NBA offseason survey: Why did the Denver Nuggets have the worst offseason?

Nikola Jokic #15 of the Denver Nuggets wipes his face during a game against the LA Clippers at Ball Arena on 22 Mar. 2022 in Denver, Colorado. (Photo by Isaiah Vazquez/Clarkson Creative/Getty Images)
Nikola Jokic #15 of the Denver Nuggets wipes his face during a game against the LA Clippers at Ball Arena on 22 Mar. 2022 in Denver, Colorado. (Photo by Isaiah Vazquez/Clarkson Creative/Getty Images) /

ESPN‘s annual offseason survey of coaches, scouts, and executives has been released and one respondent said that the Denver Nuggets had the worst offseason in the entire NBA. Why might they think this?

This survey is typically released in the middle of the offseason, asking various officials across the NBA world general questions about the past few months as well as some of the burning questions in the league. This year’s survey looked at who the best player in the league is, which teams had the best and worst offseasons as well as where Donovan Mitchell will eventually end up.

The Denver Nuggets (or Nikola Jokic) didn’t get a mention throughout the entire article until the eighth question, asking which team had the worst offseason. The Dallas Mavericks “won” here, amassing six out of the possible 15 votes, but the Nuggets picked up one vote here too.

What could have led one voter to say the Denver Nuggets had the worst offseason?

While the Denver Nuggets will start the 2022-23 season with a better-fitting starting and closing lineup, slotting Kentavious Caldwell-Pope in as a 3-and-D wing next to the scoring trio of Jokic, Michael Porter Jr., and Jamal Murray. To achieve this, Denver lost a lot of functional depth.

Tim Bontemps, ESPN writes in the survey that:

"“Denver received a vote, as one executive wasn’t a fan of the trade that sent [Monte] Morris and [Will] Barton to Washington for Kentavious Caldwell-Pope and Ish Smith.”"

While the trade at the time seemed like a bit of an overpay, two rotation pieces for one, the one rotation piece in KCP fits perfectly with this roster. I doubt that’s the only reason Denver received a vote for the worst offseason in the league.

Once free agency opened, the Nuggets signed DeAndre Jordan to a one-year, veteran’s minimum deal, a move I hated at the time and have only grown to hate more since then.

When the move happened, I wondered why the Nuggets chose DJ over DeMarcus Cousins, a better option who was (and is) still a free agent. Since then, there has been a bit of noise that perhaps the former All-Star wasn’t a great fit off the court with this roster.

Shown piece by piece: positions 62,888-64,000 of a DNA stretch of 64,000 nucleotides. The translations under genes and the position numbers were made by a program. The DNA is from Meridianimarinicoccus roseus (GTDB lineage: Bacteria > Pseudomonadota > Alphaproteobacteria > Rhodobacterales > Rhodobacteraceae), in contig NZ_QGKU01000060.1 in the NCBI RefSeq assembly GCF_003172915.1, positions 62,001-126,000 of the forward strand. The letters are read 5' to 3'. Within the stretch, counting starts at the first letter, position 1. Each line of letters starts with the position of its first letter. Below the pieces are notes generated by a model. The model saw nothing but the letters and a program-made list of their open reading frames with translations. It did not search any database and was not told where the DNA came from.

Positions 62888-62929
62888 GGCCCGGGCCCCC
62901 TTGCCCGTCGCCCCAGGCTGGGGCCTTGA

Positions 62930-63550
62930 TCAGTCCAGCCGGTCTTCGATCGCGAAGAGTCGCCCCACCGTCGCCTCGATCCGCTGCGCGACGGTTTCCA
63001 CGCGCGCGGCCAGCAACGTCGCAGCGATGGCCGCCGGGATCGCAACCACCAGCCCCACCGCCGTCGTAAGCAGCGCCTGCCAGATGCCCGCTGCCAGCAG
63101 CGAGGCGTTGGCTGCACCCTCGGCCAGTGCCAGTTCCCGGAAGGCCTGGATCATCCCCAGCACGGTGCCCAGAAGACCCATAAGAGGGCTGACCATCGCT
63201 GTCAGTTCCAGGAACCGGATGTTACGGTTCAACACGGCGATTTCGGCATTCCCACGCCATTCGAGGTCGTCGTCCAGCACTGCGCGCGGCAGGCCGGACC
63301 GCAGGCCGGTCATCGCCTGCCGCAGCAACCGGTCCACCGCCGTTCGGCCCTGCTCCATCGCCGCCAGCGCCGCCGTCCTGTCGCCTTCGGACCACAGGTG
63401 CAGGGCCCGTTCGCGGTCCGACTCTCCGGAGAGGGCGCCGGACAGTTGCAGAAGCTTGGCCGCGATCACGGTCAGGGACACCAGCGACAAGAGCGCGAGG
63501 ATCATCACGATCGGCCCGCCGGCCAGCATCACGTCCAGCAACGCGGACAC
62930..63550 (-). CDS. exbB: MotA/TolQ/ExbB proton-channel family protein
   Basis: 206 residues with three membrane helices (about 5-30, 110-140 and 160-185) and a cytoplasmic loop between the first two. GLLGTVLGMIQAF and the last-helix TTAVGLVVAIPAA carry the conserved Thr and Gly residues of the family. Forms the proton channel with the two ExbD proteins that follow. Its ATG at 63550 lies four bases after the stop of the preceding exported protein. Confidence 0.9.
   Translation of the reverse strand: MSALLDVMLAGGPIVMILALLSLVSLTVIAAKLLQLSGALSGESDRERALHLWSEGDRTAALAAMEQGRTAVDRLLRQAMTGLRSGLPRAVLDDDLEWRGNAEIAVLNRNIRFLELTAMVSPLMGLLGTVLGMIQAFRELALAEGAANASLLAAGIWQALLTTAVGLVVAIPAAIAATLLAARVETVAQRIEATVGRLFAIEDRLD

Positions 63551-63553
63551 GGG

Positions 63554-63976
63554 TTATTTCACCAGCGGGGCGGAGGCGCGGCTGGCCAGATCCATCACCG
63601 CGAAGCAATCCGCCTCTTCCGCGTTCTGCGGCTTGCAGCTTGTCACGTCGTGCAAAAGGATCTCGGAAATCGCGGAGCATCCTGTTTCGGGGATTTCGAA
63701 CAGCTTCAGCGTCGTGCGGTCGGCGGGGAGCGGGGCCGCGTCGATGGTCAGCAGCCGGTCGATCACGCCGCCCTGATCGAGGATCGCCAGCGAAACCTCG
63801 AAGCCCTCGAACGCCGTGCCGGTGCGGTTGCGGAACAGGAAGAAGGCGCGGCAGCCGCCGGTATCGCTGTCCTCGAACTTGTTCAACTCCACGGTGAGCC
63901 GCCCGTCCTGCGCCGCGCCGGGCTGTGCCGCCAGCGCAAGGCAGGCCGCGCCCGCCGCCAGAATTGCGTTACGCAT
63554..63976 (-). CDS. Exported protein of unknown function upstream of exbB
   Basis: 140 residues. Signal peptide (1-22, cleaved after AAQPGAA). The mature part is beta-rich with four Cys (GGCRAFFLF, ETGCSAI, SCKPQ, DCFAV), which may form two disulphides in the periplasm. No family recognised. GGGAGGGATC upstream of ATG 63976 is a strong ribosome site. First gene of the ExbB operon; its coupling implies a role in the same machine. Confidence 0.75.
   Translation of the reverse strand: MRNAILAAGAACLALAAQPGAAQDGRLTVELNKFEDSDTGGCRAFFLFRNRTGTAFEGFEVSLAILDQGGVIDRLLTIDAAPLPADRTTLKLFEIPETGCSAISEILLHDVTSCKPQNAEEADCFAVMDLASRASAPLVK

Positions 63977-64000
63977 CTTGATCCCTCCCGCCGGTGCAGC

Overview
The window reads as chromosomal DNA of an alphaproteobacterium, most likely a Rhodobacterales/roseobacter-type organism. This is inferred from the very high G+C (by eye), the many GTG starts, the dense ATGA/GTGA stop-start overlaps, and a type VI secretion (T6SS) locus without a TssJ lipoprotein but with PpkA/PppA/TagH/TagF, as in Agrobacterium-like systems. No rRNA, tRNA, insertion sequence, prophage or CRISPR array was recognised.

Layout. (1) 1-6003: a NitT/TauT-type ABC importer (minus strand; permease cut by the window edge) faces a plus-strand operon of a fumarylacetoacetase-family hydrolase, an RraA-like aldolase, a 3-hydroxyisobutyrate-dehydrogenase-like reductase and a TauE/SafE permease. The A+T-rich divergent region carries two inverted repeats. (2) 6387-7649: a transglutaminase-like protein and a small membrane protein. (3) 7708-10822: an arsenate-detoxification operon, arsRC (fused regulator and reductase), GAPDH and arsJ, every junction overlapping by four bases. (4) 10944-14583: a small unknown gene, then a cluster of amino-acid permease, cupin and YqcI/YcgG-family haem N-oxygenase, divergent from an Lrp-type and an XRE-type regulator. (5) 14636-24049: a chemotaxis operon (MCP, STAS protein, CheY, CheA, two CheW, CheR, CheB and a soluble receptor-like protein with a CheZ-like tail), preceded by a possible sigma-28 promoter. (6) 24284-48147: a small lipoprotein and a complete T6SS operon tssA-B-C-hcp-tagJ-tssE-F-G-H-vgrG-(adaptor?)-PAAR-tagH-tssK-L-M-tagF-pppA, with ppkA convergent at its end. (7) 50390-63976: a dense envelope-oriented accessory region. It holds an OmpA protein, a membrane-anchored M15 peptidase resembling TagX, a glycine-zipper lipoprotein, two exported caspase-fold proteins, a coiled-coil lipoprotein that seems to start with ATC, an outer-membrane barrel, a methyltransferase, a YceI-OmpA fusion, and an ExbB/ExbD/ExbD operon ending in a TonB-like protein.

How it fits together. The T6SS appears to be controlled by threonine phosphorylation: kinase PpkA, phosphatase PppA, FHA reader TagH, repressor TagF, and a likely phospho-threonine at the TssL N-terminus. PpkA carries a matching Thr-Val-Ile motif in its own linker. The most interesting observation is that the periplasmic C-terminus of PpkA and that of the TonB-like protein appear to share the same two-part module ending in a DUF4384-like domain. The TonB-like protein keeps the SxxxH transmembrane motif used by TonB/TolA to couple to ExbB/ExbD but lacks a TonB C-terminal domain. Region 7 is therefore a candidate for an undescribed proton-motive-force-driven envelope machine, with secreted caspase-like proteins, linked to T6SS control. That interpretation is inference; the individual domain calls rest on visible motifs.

Regardless, Andre Drummond, Bismack Biyombo, Tristan Thompson, Hassan Whiteside, and Dwight Howard are all signed to a similar contract or still free agents. If Calvin Booth doesn’t want to commit a lot financially to Jokic’s backup, that’s completely understandable, but there are better options.

And then there’s the JaMychal Green salary dump, a move that seems purely financially motivated. After moving on from Green, the Nuggets were able to duck below the luxury tax line, giving them access to the full mid-level exception. The cost of dumping Green in OKC was a protected 2027 first-round pick and Denver received the 30th pick in return (which ended up being Payton Watson).

At the time, the JMych trade seemed fine, Denver was the best team in the league who had access to the full MLE, every other contender could only spend their taxpayer MLE, worth around half. But then the following happened (in no particular order):

  • OKC bought out part of JaMychal Green’s deal as the forward gave up $2.6 million of his current deal per Keith Smith, Spotrac. His $1.83 million deal with the Golden State Warriors also eats into that figure so Booth essentially swapped Watson for a 2027 first-round pick to save around $4.2 million. But that’s okay, because this enabled them to use the full MLE…
  • Denver used half of their MLE to sign Bruce Brown to a two-year, $13 million deal. The taxpayer MLE this offseason was the exact same. They didn’t spend any of the additional money they opened up.
  • Denver signed the aforementioned DeAndre Jordan. While Green isn’t a natural five, he could at least fill occasional backup five minutes. The depth behind Jokic goes from Zeke Nnaji, JaMychal Green, and DJ to just Nnaji and DJ.
  • Additionally, with Denver’s obligations in the Aaron Gordon trade still yet to convey, Denver isn’t able to outright trade a first-round pick until 2029. Even if this is the roster the Nuggets hope will win a title, it’d be nice to have some draft ammunition to swing a midseason trade.

If this survey respondent is blaming part of the failed offseason on the draft selections of Christian Braun and Watson, then I’d say that’s way too unfair. Yes, Summer League wasn’t the greatest for the Nuggets but they’re also rookies, it’s hard to really judge a draft pick until years into the future, especially for these late-first-round guys.

Did Denver have a successful offseason?

They made their starting and closing lineups better but sacrificed depth along the way. The JaMychal Green salary dump was promising to start, especially since they could’ve bundled the 30th pick with something else for immediate, veteran help.

While, it wasn’t a great offseason, compared to some of the other teams polling in this survey, they, by no means, had the worst offseason in the league.

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